Grinding the teeth (bruxism) or clenching the teeth is a common response to stress or anxiety. In adults, habitual clenching or grinding the teeth can cause chronic pain and long-term health problems. Many people aren’t aware they grind or clench at night. Here are the signs, causes and treatment.
About Tooth Grinding or Clenching
Bruxism is grinding of the teeth, while clenching is just clenching, but both can cause ongoing physical and emotional health problems.
Gnashing the teeth in childhood is common, due to changes in the child’s mouth. A child who grinds her teeth will usually grow out of it naturally. In adults, grinding or clenching the teeth is a common human response to stress. Most people clench or grind now and then. Usually, when the stress is relieved, the tooth grinding and clenching subsides.
The problems arise when a person develops a clenching or grinding habit. The person may grind and/or clench during the day as well, but the habit is much worse at night. The jaw is strong enough to bite off a finger, and the clenching power of the jaw muscles is five to seven times as intense at night as it is during the day.
Chronic grinding or clenching is usually subconscious. Many people are surprised to find that they clench or grind at night. It’s only when a bed partner speaks up, or a tooth shatters, that the grinder/clencher becomes aware of the problem.
Signs of Clenching or Grinding (Bruxism) at Night
The signs of clenching or grinding are most obvious in the morning. Morning signs of clenching or grinding may include:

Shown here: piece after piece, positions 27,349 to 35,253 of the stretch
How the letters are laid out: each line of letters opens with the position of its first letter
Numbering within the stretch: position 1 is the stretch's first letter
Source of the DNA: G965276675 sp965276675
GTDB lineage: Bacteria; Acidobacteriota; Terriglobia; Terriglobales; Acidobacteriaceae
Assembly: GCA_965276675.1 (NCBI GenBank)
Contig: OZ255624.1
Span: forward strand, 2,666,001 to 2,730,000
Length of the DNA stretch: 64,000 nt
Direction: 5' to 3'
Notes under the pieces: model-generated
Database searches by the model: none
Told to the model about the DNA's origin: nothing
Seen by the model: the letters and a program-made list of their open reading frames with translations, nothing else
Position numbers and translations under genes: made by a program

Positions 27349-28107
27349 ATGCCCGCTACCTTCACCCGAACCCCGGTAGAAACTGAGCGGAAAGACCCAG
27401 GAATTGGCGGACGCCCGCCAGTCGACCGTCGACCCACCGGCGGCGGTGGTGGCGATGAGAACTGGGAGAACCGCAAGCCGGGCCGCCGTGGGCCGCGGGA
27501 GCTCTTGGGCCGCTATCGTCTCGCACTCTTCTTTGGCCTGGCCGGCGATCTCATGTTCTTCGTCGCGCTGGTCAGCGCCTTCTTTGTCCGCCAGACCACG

- jaw tension and/or pain
- tooth pain or hypersensitivity
- sore gums
- earache, often radiating to the jaw or teeth
- headache, often in the temples, or base of the skull
- ear itch
- watery, weeping ears; or, dry flaking ear canals
- tongue or throat tension
- sore throat
- neck pain or stiffness
- facial pain
- anxiety or depression in the morning
- anger or feelings of frustration in the morning
- fatigue upon waking
Signs of chronic grinding or clenching the teeth may include:
- broken, cracked or chipped teeth, often in the back
- receding gums
- gum inflammation
- sensitive teeth
- tooth decay
- chronic neck pain or strain
- persistent jaw ache or tension
- intense ear itch, and/or ongoing ear pain or infection
- sinusitis that resists treatment
- facial pain
- back pain
- shoulder pain
- changes to the mouth or face – jaw may deviate to one side, or teeth are unable to find their “bite”
- changes in speech, or difficulty speaking or swallowing
- lack of balance or coordination (clumsiness)
- ongoing fatigue
Grinding or clenching the teeth affects the jaw joints, also known as the temporomandibular joints (TMJs). An intricate network of nerves, muscles, tendons, veins and other tissue exists in the area of the jaw joints. Ongoing stress or damage to the jaw joints can cause inflammation and pain in adjoining areas such as the ears, teeth, face and neck. Inflammation of the inner ear may cause problems with balance and coordination.